132 East McCuen Street | Architect: unknown | Built: 1892 | Lost: Date Unknown
A consortium of investors lead by Charles Lovett incorporated the Village of New Duluth in 1891, two years after he had first visited the area in 1889 and recognized it as “the largest body of level ground on the Minnesota side adjacent to Duluth.” His New Duluth Land Company lured two sawmills, a sash-and-door factory, a furniture factory, a refrigerator plant, and Atlas Iron & Brass Works. The land company put infrastructure in place, building roads, houses, retail stores, hotels, and churches by the fall of 1891. The next year it built a school on the southeast corner of Ninety-Seventh Avenue West and McCuen Street, named for village recorder Dr. John A. “Doc” McCuen, who later served as Duluth’s mayor from 1912 to 1913.
The school itself was simply called New Duluth School. The square, two-story Romanesque Revival structure was clad in brick and trimmed in brownstone with a square tower with a pyramidal cap protruding from the northwest corner. Other than the tower and some arched brickwork on the tower and attic gables protruding from its square hipped roof, the building was unadorned. The building’s unknown architect outfitted it with two classrooms on each floor designed to contain a total of 168 students.
The New Duluth School first opened September 12, 1892, with three teachers instructing grades one through six. The following April the Duluth News Tribune described the school as “flourishing.” That September increased enrollment forced the hiring of a new teacher, Sarah A. Smith, who would serve the school for decades to come as both teacher and principal. But that same year came the Panic of 1893, setting off a nationwide depression. Most of New Duluth’s industries failed, and in order to survive the village was willfully annexed by the Zenith City in 1895, as were Fond du Lac and other communities platted along the St. Louis River beyond West Duluth. While most schools acquired through annexation retained the names of the villages that built them, the school’s teachers asked the school board to rename the building for American author Harriet Beecher Stowe—the first Duluth school named for a woman.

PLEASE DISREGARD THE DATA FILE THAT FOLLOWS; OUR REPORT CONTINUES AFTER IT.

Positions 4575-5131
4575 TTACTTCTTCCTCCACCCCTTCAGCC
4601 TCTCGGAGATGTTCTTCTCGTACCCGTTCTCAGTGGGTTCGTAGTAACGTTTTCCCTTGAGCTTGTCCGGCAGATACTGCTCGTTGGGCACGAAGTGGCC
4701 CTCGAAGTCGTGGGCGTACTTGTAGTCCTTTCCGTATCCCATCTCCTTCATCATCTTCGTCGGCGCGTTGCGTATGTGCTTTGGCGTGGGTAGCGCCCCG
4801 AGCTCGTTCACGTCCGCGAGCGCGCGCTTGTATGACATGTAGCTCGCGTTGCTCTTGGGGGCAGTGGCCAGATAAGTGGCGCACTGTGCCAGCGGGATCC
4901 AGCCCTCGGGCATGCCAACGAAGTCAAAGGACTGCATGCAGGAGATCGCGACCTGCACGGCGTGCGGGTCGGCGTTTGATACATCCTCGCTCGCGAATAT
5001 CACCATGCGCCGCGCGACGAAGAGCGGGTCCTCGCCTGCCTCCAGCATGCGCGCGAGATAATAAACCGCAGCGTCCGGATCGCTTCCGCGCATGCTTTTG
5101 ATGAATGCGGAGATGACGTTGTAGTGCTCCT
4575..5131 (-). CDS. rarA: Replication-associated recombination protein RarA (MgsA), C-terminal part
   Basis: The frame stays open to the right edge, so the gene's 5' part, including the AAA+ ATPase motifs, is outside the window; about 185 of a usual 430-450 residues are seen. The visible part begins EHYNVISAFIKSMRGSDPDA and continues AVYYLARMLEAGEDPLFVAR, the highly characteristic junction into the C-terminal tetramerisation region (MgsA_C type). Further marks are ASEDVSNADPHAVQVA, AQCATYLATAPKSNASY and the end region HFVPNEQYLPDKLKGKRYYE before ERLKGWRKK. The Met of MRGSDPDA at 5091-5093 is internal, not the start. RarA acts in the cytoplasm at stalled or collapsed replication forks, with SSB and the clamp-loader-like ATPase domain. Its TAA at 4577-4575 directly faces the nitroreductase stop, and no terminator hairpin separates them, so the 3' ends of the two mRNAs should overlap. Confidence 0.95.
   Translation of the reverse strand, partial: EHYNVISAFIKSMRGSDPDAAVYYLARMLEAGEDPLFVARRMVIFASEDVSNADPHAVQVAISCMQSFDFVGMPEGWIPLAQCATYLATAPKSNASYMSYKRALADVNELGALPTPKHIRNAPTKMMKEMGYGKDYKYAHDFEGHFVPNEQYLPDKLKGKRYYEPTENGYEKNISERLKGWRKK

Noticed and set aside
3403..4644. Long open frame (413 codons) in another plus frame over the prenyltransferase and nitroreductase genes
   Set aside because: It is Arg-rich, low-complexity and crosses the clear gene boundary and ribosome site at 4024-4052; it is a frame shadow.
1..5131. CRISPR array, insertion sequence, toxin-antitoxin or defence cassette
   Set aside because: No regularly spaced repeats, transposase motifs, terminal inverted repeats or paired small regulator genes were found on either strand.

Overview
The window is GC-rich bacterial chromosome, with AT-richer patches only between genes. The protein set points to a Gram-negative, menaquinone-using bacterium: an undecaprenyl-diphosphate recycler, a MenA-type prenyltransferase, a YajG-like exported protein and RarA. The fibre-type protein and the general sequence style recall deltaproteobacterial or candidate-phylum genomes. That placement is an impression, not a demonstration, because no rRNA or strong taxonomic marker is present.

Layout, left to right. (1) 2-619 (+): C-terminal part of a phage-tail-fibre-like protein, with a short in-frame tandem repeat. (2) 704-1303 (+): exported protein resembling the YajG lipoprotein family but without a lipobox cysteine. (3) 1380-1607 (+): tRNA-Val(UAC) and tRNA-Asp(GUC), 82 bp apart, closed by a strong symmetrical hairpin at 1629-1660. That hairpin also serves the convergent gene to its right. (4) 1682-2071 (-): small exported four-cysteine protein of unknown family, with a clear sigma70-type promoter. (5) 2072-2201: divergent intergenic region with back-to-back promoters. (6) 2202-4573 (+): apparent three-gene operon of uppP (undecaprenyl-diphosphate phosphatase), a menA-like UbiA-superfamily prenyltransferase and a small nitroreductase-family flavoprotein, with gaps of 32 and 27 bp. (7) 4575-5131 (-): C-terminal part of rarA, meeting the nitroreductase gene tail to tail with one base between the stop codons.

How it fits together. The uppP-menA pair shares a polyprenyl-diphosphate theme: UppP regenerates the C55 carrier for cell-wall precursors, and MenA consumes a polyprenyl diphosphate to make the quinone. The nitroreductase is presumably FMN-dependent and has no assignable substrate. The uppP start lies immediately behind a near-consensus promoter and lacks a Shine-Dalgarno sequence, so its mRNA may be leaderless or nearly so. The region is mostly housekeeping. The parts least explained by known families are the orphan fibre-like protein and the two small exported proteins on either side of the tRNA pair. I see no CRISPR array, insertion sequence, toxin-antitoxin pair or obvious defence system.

Smith became principal in 1904, after the school expanded class offerings to include grades seven and eight. Three years later United States Steel announced it would build a steel plant on land in New Duluth and Spirit Lake Park. The northern portion of the New Duluth property was renamed Gary. When the steel plant opened in 1915, Gary and New Duluth swelled with new residents. The school board replaced Stowe Elementary with a larger edifice in 1915, built at 715 101st Avenue West. The first Stowe Elementary school has since been replaced with single-family house.